Financial Planning During Covid-19 Pandemic: Surviving on a Pay Cut

By 25/01/2021May 9th, 2022No Comments
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Financial Planning During Covid-19 Pandemic

While most employers announce a retrenchment, the aftermath is not a very easy phenomenon to go with. Since the inception of the Covid-19 pandemic, employees across industries have been staring at significant pay cuts if not a layoff. Undeniably, things are uncontrollable on all fronts, while adjusting to the new normal is what we have control over right now. The rising specter of salary losses has inadvertently led to rethinking financial planning goals.

A pay cut comes with an overhaul of the living and spending norms that individuals followed for years together. Smart strategies could assist us tide over the catastrophe without much hassle.

Considering the rosy part of the picture, the ones who were fortunate enough to retain their definitely find solace unlike millions of other people who have lost employment. What becomes important is to take the pay cut personally and devise a feasible chain of actions that could help one heal from the situation faster.

Firstly, one needs to be aware of a probable pay cut and gauge the likely phenomena. The earlier you anticipate the better as you can start planning earlier. Risk has been the driving factor affecting income. Millions of livelihoods have been wiped out by the pandemic.

Millions who are left with no employment have faced the primary brunt of the lockdown. Many employers who funded the first month of pay thereafter turned reluctant to extend the benevolence. With the economic activities coming to a jerking halt, there is no work and no pay; with families surviving upon the skimpy amount of savings, they had. Many have lent a hand on loans and pledge to endure through these mellow times.

Many significant monthly income earners, many have been sitting without payment or have settled with a significant pay cut in the hope to hold on to their jobs. Many have been left unsure about how the ‘work from home’ situation would extend overtime and whack upon their monthly wages.

Those who ran businesses have no income. Stocks remain unsold, bills are unpaid, and there is no revenue with no buyers. From big to small, all businesses have come to an unbelievable pause.

In this new world, thus across segments income has evaporated largely. Keeping the job and hunkering down is the best possible we are looking at. This customarily means that demand for credit will increase sooner or later. There is a high probability of loans being unsecured, or against assets accumulated, but as the liquidity reserves dry up, loans will move up.

Banks and NBFCs have enough liquidity to be reasonably expected to provide short-time finance. However, without economic activity for long, they cannot go too far either. This is why the lack of government spending, and the lack of bold reforms that place money in the hands of the people, sting.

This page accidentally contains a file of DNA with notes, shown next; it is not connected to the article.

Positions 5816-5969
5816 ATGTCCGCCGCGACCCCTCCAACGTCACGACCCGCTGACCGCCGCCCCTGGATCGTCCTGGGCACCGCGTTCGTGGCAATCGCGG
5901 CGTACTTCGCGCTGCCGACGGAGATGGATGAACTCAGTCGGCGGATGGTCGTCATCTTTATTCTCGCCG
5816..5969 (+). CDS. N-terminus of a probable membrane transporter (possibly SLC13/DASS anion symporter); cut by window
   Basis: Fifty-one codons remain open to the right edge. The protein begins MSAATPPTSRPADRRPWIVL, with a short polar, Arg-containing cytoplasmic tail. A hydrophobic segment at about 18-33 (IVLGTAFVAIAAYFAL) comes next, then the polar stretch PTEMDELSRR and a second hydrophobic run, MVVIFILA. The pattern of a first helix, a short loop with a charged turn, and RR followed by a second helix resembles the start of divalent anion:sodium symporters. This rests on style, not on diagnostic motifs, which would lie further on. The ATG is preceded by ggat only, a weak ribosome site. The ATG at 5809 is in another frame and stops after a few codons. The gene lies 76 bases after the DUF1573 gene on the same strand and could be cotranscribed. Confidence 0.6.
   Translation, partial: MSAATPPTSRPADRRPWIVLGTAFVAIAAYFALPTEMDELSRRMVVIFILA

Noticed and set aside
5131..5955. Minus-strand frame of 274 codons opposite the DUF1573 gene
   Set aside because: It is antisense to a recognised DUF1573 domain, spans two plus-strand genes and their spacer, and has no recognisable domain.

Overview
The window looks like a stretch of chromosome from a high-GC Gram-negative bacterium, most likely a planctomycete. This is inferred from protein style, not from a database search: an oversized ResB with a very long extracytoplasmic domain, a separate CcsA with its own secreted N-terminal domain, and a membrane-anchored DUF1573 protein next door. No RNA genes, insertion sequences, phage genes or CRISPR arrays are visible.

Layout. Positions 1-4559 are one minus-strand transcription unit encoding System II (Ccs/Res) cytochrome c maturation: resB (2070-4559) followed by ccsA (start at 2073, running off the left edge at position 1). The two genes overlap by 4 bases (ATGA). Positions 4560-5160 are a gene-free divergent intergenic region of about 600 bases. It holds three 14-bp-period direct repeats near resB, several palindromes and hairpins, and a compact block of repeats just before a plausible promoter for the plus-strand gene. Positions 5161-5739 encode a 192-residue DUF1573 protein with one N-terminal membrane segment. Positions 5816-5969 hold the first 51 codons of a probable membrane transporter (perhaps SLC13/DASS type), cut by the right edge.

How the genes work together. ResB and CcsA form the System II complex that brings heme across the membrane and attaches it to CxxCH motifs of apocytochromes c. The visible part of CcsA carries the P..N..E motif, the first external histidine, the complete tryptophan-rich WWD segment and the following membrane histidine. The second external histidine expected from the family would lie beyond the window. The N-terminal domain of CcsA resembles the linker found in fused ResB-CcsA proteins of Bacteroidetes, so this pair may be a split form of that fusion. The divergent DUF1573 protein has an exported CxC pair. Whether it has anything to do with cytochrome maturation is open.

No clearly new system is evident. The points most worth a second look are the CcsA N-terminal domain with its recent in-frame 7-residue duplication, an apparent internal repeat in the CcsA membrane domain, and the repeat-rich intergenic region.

Spending has changed dramatically as well. Changing risks to income has automatically led to individuals cutting back on many expenses. Incurring no expense on eating out, entertainment, travel, or clothes, is the new normal.

Beyond essential commodities and utility bills, there has been not a single penny spent. For households surviving on businesses, the spending habits have been left to bleed. The ability of these businesses to employ people, pay salaries and expand activity is curtailed, creating a negative spiral of loss.

Saving and investing in the background of such events have led to the burial of splendor. Individuals are barely managing to maintain a surplus in the banks, while ones with enough wealth are investigating newer strategies of investment to receive better output from the falling market.

The signs of market behavior indicate a prolonged recovery for all of us. It is time until we triumph over the pandemic. Until the time arrives, it is wise to restrict our spending only on essentials to avoid further strain on individual finance.

Between the mindless excesses of unbridled consumption, growth, and expansion and the rigid frugality of minimalistic existence, lies a means that we may not be able to choose or pursue. The next 12 months are about that exploration that might define the new character and culture of the household.

To endure through the next few months individuals have been preparing for a contingent fund by minimizing regular expenses. There has been this growing trend to clinch enough cash to survive until this crisis passes. Temporarily there have been reductions in contributions in retirement plans as one focuses on redirecting resources to the emergency fund.

Individuals have been inclined to the repayment of loans and have been regular with EMI payments, despite the available moratorium to avoid any extra burden in the future, unless the same has been impossible to be done due to lack of enough resources. Individuals have minded toward long-term savings to build upon enough corpus to hedge the risk of market fluctuation and compounding returns.


Tags: pay cut, layoff, financial planning, financial plan in business plan, financial budget, lay off 2021

Sonam Chandwani

Sonam Chandwani

Sonam Chandwani is the Managing Partner at KS Legal & associates and heads the firm’s Corporate Litigation Practice.

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